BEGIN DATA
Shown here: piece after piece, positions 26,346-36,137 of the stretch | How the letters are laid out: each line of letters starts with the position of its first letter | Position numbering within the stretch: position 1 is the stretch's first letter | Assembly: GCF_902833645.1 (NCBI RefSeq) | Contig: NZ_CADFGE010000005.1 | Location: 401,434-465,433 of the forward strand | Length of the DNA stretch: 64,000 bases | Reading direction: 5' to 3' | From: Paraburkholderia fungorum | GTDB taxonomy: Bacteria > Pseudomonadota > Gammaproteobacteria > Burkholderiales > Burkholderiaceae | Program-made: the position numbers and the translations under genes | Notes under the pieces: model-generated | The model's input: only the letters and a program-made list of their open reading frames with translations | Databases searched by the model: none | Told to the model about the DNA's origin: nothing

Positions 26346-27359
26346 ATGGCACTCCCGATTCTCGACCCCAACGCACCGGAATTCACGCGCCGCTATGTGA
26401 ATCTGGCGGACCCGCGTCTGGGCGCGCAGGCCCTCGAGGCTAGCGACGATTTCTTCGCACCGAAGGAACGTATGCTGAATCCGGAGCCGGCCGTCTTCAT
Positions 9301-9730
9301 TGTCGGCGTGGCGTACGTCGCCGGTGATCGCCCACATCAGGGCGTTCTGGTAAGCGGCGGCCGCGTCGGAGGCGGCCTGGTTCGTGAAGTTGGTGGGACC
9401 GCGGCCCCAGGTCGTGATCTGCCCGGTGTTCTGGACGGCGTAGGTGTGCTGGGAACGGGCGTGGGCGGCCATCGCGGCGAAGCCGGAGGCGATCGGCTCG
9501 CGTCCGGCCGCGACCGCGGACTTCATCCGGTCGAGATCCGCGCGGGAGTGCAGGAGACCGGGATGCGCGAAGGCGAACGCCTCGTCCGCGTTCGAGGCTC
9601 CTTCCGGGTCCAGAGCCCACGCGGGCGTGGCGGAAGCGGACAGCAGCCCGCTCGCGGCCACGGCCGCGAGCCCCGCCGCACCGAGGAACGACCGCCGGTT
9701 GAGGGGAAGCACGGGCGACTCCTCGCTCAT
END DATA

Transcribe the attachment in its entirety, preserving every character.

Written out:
Shown here: piece after piece, positions 26,346-36,137 of the stretch | How the letters are laid out: each line of letters starts with the position of its first letter | Position numbering within the stretch: position 1 is the stretch's first letter | Assembly: GCF_902833645.1 (NCBI RefSeq) | Contig: NZ_CADFGE010000005.1 | Location: 401,434-465,433 of the forward strand | Length of the DNA stretch: 64,000 bases | Reading direction: 5' to 3' | From: Paraburkholderia fungorum | GTDB taxonomy: Bacteria > Pseudomonadota > Gammaproteobacteria > Burkholderiales > Burkholderiaceae | Program-made: the position numbers and the translations under genes | Notes under the pieces: model-generated | The model's input: only the letters and a program-made list of their open reading frames with translations | Databases searched by the model: none | Told to the model about the DNA's origin: nothing

Positions 26346-27359
26346 ATGGCACTCCCGATTCTCGACCCCAACGCACCGGAATTCACGCGCCGCTATGTGA
26401 ATCTGGCGGACCCGCGTCTGGGCGCGCAGGCCCTCGAGGCTAGCGACGATTTCTTCGCACCGAAGGAACGTATGCTGAATCCGGAGCCGGCCGTCTTCAT
Positions 9301-9730
9301 TGTCGGCGTGGCGTACGTCGCCGGTGATCGCCCACATCAGGGCGTTCTGGTAAGCGGCGGCCGCGTCGGAGGCGGCCTGGTTCGTGAAGTTGGTGGGACC
9401 GCGGCCCCAGGTCGTGATCTGCCCGGTGTTCTGGACGGCGTAGGTGTGCTGGGAACGGGCGTGGGCGGCCATCGCGGCGAAGCCGGAGGCGATCGGCTCG
9501 CGTCCGGCCGCGACCGCGGACTTCATCCGGTCGAGATCCGCGCGGGAGTGCAGGAGACCGGGATGCGCGAAGGCGAACGCCTCGTCCGCGTTCGAGGCTC
9601 CTTCCGGGTCCAGAGCCCACGCGGGCGTGGCGGAAGCGGACAGCAGCCCGCTCGCGGCCACGGCCGCGAGCCCCGCCGCACCGAGGAACGACCGCCGGTT
9701 GAGGGGAAGCACGGGCGACTCCTCGCTCAT